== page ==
The only ugly sight to Gregorius’ game is his walk rate. After walking 9.2% of the time in 2013, his walk rate has crashed down to 3.2% – the 3rd worst walk percentage in the league among qualifying hitters. I am not exactly sure what to make of it, due to the fact his strikeout percentage has also decreased from 16.1% in 2013 to 13.7% in 2016. Obviously walking 3.2% of the time is not a good thing, evident in his .304 OBP. But his new power surge has helped offset those issues as he had the best offensive performance of his career.

However, the strangest thing about his 2016 season was not his improvements at the plate, but his decline in his defense at shortstop. Gregorius was plus 5 defensive runs saved in 2015, but negative 9 DRS in 2016. That was the 4th-worst among Major League shortstops. His UZR dropped from 7.4 to -2.9 as well. For a guy who has been viewed as a strong fielder, his advanced fielding stats took a step back.

That decline in performance on the field led to a decrease in his fWAR as well. Even with his significant improvements with the bat, his fWAR dropped from 3.1 in 2015 to 2.7 in 2016. As I mentioned, a lot of that came from the fact that his defensive numbers declined. I realize that advanced defensive statistics may not be the most accurate tool to gauge a player’s value on the field, but it is the best resource we currently have.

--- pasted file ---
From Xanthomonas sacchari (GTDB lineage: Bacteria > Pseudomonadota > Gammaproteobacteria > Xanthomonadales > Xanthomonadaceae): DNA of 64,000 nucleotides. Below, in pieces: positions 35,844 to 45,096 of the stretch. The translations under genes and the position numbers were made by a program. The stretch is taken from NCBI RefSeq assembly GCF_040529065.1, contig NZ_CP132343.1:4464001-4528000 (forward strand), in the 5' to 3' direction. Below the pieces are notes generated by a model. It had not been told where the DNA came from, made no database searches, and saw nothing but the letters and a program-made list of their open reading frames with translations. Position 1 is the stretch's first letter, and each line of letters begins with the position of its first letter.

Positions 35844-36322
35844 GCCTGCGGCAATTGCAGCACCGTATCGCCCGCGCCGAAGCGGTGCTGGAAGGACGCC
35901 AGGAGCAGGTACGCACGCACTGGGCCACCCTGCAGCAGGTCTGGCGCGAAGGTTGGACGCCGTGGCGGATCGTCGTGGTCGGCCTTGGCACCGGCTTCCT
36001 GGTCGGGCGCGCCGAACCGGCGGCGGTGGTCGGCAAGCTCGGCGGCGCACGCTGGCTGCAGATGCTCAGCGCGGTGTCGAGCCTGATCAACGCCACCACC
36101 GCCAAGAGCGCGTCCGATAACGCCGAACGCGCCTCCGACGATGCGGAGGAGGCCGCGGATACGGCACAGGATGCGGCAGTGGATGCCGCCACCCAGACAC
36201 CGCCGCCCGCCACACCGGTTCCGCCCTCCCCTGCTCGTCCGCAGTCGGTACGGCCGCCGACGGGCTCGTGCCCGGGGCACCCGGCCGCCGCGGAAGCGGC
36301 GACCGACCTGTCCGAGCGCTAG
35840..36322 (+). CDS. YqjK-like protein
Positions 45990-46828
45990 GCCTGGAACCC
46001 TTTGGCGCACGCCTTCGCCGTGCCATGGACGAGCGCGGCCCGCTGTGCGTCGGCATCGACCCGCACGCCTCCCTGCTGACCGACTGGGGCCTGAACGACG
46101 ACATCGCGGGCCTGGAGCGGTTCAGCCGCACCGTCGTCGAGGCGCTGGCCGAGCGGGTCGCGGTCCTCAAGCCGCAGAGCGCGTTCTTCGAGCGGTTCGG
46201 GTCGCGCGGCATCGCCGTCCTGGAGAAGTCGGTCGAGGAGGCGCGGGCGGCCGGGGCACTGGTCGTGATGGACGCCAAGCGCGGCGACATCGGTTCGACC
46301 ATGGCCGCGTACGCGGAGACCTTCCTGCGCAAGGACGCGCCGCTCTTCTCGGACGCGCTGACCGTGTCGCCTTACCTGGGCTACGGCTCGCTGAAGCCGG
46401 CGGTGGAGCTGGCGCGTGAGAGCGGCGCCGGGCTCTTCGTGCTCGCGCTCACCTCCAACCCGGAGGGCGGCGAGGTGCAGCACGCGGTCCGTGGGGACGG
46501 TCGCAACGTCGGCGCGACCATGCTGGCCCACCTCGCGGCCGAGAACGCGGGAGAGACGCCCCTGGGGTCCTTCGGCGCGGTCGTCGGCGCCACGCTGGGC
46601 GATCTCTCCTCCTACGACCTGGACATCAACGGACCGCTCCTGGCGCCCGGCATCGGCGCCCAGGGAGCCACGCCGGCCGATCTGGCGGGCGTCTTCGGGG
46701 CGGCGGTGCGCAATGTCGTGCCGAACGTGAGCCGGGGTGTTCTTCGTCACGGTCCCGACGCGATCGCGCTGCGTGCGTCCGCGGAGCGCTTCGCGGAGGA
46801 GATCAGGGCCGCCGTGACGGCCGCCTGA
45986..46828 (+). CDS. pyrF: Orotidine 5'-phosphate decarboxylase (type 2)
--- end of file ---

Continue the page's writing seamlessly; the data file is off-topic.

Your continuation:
I will be very interested to see how Gregorius performs this upcoming season. He certainly has the upside to be a four-win player, something Derek Jeter only did once in his last eight seasons with the Yankees. Believe me, I am not comparing the two. But the point of this article is Didi Gregorius is a good baseball player. Watch out for a breakout campaign from #18 in 2017.

About the author: Jack Conness

Graduate of UW-Milwaukee. Baseball nerd. Follow him on Twitter! @JackConness